Benefits Integration

Is Health Care Integration the Answer to Compliance?

An integrated approach to employee health can help companies stay on top of regulations.
By: | December 15, 2014 • 5 min read

Addressing worker health has many parts – health care, wellness, disability management and workers’ comp.

Managing them as a whole instead of discrete components can help reduce costs while improving outcomes, which is why more and more employers are moving toward an integrated approach to employee health and safety.

But streamlining administration of these programs and making decisions that go across the board can also have the added benefit of tightening up regulatory compliance.

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The Americans with Disabilities Act (ADA) – and amendments made in 2008 – present employers with a thorny trail to blaze.

Especially after the implementation of the Affordable Care Act, employers are shouldering a greater responsibility for employees’ health and wellness, and rules imposed by the ADA can complicate matters as companies and organizations strive to improve worker health without overstepping boundaries.

The intersection of the ADA with other regulations like the Family and Medical Leave Act (FMLA) and the Pregnancy Discrimination Act (PDA) also creates gray areas for employers when it comes to deciding what benefits an injured or disabled employee is entitled to, if any.

In a National Law Review article, labor and employment attorney Melvin Muskovitz called the intersection of ADA, FMLA and workers’ comp issues the “‘Bermuda Triangle’ of employee health-related statutes.”

Leave and benefits provided by workers’ compensation can overlap with what employees may be entitled to under the ADA and FMLA; carriers can benefit from more open communication with administrators of health plans and wellness and safety programs to ensure the right program responds to a request for accommodation or benefits.

One issue they all have in common is “the potential for claims of discrimination or retaliation,” Muskovitz wrote. “An employer must be sure the employee does not suffer any adverse employment action as a result of the leave of absence or condition necessitating the leave.”

“Integration is the only way to go with all these regulations coming at employers,” said Tamara Blow, principal consultant at TYB Global Business Consultants, LLC. “You need all the key players involved.”

That includes human resources, safety managers, risk managers, and legal counsel, as well as the payroll department or others in charge of tracking attendance.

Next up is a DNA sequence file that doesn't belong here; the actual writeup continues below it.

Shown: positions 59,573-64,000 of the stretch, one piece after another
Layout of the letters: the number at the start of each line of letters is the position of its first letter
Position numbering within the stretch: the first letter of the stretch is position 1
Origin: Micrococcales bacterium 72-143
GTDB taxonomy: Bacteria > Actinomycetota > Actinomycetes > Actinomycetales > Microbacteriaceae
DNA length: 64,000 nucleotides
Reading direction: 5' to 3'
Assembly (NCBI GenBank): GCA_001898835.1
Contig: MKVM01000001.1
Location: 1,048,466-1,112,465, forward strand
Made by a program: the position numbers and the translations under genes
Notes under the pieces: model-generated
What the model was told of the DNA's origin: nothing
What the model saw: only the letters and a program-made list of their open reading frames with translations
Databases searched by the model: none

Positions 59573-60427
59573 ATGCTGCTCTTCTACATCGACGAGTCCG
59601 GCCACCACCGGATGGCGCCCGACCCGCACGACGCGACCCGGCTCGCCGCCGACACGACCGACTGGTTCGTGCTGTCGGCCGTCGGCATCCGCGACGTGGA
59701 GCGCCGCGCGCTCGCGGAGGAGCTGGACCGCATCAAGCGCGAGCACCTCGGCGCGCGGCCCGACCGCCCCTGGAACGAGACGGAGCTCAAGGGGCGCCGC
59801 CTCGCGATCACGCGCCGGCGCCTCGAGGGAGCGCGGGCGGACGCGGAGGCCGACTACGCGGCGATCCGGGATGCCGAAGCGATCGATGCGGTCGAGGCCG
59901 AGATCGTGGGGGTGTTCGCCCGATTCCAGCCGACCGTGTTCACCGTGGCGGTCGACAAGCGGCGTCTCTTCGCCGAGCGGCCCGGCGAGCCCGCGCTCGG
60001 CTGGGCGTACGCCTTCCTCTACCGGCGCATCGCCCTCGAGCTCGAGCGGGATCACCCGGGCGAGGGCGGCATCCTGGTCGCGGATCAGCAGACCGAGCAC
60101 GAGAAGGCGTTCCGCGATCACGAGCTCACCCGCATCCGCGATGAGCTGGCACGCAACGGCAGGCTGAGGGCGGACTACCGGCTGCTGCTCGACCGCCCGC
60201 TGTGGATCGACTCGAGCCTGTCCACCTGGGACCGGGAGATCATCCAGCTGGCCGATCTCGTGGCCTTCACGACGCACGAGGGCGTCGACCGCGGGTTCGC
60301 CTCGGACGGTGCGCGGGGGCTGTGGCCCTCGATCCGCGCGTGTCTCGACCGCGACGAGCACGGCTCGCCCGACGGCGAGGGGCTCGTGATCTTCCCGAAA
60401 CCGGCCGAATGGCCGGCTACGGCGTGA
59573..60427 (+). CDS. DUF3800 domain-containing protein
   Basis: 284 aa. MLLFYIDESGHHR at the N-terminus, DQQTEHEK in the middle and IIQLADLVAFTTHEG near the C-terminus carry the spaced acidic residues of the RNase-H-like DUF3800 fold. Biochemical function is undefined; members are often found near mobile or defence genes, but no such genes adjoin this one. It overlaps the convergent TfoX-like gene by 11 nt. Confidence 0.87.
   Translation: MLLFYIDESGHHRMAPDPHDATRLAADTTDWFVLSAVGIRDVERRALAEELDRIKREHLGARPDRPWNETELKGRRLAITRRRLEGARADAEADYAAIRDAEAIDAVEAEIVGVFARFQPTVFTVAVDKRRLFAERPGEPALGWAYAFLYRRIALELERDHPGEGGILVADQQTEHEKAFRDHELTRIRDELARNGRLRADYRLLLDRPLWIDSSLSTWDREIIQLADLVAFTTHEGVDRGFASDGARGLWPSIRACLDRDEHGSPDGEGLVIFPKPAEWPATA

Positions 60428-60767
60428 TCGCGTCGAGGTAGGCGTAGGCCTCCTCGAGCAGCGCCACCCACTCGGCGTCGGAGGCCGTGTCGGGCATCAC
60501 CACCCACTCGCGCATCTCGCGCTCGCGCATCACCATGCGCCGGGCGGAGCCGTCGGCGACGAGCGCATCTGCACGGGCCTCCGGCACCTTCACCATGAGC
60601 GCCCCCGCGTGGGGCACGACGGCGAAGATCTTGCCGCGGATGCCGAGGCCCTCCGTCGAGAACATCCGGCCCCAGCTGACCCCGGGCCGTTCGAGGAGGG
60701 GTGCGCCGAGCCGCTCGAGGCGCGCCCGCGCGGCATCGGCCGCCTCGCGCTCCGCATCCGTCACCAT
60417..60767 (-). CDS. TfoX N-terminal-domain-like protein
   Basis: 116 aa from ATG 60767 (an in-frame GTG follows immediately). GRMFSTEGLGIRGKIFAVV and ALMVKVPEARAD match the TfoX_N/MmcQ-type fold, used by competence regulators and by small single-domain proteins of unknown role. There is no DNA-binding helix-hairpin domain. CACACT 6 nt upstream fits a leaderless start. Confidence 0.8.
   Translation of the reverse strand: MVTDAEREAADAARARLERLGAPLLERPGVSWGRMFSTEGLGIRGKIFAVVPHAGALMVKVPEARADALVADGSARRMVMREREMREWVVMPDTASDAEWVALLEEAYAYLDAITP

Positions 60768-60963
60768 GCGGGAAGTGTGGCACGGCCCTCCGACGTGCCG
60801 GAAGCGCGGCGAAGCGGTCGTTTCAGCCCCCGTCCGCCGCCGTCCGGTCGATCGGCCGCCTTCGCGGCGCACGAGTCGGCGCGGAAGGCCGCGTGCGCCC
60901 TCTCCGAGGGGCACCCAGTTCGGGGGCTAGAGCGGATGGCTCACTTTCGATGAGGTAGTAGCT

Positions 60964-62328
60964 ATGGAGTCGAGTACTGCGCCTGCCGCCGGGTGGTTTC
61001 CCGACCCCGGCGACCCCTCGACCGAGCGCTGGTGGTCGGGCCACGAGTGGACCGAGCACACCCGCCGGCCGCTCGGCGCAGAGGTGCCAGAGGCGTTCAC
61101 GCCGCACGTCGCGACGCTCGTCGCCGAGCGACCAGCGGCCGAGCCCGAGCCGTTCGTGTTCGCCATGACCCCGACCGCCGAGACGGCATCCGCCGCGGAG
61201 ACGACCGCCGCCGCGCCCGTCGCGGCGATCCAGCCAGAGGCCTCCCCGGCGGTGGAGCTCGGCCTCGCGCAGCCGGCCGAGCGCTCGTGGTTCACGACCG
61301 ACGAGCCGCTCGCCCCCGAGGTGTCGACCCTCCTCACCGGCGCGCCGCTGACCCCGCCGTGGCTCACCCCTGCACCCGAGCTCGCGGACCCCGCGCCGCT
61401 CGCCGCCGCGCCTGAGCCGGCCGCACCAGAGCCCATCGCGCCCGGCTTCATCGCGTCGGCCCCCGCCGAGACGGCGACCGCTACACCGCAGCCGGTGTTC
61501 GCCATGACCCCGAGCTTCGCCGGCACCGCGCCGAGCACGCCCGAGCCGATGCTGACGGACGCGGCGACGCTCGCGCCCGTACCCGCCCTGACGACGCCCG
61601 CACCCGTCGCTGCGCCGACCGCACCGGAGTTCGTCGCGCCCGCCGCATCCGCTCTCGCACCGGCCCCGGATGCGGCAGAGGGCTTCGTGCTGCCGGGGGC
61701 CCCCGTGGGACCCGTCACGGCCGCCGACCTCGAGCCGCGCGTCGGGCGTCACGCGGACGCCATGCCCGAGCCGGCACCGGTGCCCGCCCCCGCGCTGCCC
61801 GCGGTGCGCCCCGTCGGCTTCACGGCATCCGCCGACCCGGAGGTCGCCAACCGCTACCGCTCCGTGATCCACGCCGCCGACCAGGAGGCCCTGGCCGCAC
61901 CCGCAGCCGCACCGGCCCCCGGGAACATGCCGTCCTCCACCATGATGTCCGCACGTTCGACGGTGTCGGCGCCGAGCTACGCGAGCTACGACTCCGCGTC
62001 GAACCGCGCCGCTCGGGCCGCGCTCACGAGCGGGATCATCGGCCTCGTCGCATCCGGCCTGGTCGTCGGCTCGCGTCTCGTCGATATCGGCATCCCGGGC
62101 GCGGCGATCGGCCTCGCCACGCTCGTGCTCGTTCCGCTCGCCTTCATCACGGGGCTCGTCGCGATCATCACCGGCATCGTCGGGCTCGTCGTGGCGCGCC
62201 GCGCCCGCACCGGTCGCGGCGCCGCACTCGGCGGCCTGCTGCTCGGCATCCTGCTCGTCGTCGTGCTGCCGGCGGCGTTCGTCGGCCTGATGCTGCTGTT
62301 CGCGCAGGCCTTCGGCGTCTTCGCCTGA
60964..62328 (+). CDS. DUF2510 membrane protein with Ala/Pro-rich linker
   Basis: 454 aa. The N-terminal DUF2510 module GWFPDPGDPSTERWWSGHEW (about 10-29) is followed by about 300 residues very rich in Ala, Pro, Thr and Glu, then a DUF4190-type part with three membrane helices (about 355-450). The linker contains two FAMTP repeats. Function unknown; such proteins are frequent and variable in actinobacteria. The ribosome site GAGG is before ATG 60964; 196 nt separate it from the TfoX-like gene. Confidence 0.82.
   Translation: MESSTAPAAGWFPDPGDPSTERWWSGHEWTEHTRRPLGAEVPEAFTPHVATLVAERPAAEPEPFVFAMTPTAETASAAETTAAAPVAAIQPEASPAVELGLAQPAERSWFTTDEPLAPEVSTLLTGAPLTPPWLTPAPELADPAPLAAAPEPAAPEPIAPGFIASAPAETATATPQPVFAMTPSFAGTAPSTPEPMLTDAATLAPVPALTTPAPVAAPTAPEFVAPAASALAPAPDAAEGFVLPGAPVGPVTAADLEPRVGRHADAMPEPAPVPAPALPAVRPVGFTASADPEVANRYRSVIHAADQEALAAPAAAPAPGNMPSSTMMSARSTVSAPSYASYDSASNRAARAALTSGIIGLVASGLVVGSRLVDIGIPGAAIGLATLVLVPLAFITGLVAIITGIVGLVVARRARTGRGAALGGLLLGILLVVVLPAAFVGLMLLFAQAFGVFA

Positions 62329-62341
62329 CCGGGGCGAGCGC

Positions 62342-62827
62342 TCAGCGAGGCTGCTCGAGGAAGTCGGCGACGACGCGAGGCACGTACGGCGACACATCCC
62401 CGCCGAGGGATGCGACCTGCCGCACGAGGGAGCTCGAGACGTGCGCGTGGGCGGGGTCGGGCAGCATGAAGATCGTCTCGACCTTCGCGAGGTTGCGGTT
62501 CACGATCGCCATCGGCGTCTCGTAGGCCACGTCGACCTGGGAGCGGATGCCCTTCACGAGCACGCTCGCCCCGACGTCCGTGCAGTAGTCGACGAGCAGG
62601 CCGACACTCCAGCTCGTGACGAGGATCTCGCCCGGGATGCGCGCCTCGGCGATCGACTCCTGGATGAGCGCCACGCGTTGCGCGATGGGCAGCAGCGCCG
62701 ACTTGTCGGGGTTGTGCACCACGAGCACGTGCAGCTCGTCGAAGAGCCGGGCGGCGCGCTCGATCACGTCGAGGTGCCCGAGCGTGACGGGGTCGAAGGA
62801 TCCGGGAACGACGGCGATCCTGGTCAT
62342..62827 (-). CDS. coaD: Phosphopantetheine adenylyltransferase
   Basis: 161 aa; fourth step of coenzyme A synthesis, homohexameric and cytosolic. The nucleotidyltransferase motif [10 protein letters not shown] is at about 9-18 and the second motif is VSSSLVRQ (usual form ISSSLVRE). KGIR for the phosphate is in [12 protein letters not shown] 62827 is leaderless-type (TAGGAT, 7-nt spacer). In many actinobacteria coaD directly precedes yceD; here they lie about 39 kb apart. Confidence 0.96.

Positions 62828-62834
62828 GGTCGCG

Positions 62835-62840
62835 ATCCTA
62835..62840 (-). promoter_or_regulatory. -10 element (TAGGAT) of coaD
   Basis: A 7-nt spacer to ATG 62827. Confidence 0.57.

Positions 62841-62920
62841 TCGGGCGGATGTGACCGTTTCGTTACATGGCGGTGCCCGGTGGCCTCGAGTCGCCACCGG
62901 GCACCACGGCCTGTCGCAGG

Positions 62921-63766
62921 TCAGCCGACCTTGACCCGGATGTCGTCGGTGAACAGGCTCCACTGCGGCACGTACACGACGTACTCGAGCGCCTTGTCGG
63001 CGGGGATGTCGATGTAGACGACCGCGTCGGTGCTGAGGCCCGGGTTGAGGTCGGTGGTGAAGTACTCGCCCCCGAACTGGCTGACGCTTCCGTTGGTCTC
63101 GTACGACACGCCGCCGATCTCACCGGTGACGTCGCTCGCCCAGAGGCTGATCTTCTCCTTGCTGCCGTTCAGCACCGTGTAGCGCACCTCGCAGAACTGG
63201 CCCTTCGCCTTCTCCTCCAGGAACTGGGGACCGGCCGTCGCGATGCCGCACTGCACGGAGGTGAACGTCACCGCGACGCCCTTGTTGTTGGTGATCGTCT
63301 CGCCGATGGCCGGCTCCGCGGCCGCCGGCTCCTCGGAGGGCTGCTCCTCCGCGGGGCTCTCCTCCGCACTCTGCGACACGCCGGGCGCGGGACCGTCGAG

With multiple perspectives weighing in on decisions, it should be easier to identify where clashes with different statutes could occur.

Take for example the case of Peggy Young, a female UPS delivery worker who sued the company in 2007.

When Young became pregnant in 2006, her doctor ordered her not to lift more than 20 pounds; UPS delivery workers sometimes have to lift packages of up to 70 pounds.

Young brought the doctor’s note to her supervisor and requested a temporary reassignment, which was denied because pregnancy is not covered under the ADA.

She was placed on unpaid leave for the duration of her pregnancy.

Young, whose case is currently being heard by the Supreme Court, argued that UPS violated the PDA, which states that pregnant women must be treated the same, in terms of receipt of benefits, as “others not so affected but similar in their ability or inability to work.”

In other words, if UPS provides accommodations for an injured worker with the same physical limitations as Young, she should also receive benefits even though she is not technically disabled.

Could an integrated approach have helped UPS avoid this regulatory tangle?

“Absolutely,” Blow said. “Any HR professional who’s worth their salt knows that the Pregnancy Discrimination Act would be the first to come into play with a pregnant employee.” A cross-functional team that included the legal department might have been able to anticipate potential violations.

“If their system was integrated, they would see that impairments that arise out of being pregnant would qualify as temporary disability covered under the ADA and FMLA,” she said.

Implementation Challenges

For larger employers, though, there are structural hurdles blocking integration. Health care, disability management and workers’ comp tend be viewed as separate programs, so decision-making around them also remains separate.

“Workers’ comp is handled by risk management, which report up to either treasury or general counsel,” said Russell Johnston, casualty president for the Americas at AIG.

“Disability benefits and medical tend to be human resources or the administration side. So within larger employers, in terms of their governance model, there are structural disconnects.”

Bringing everyone together from different departments is a time-consuming effort that can also be constrained by office politics, Blow said. “Some departments want to be in charge. They may bash heads over who wants to take this initiative, especially with senior management’s eyes on it.”

Another structural hurdle Johnston pointed to was the way in which companies access these products on the market.

“Larger employers access the workers’ comp market through agents and brokers,” he said. “On the benefits and medical side, agents and brokers tend to be very different from the P/C side. They tend to operate completely separately. And in some cases it’s provided directly by the medical providers to employers.”

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For these reasons, smaller employers have an easier time implementing an integrated approach to employee health. “They don’t have the luxury of having large infrastructure, so decisions are made across the totality of their business,” Johnston said.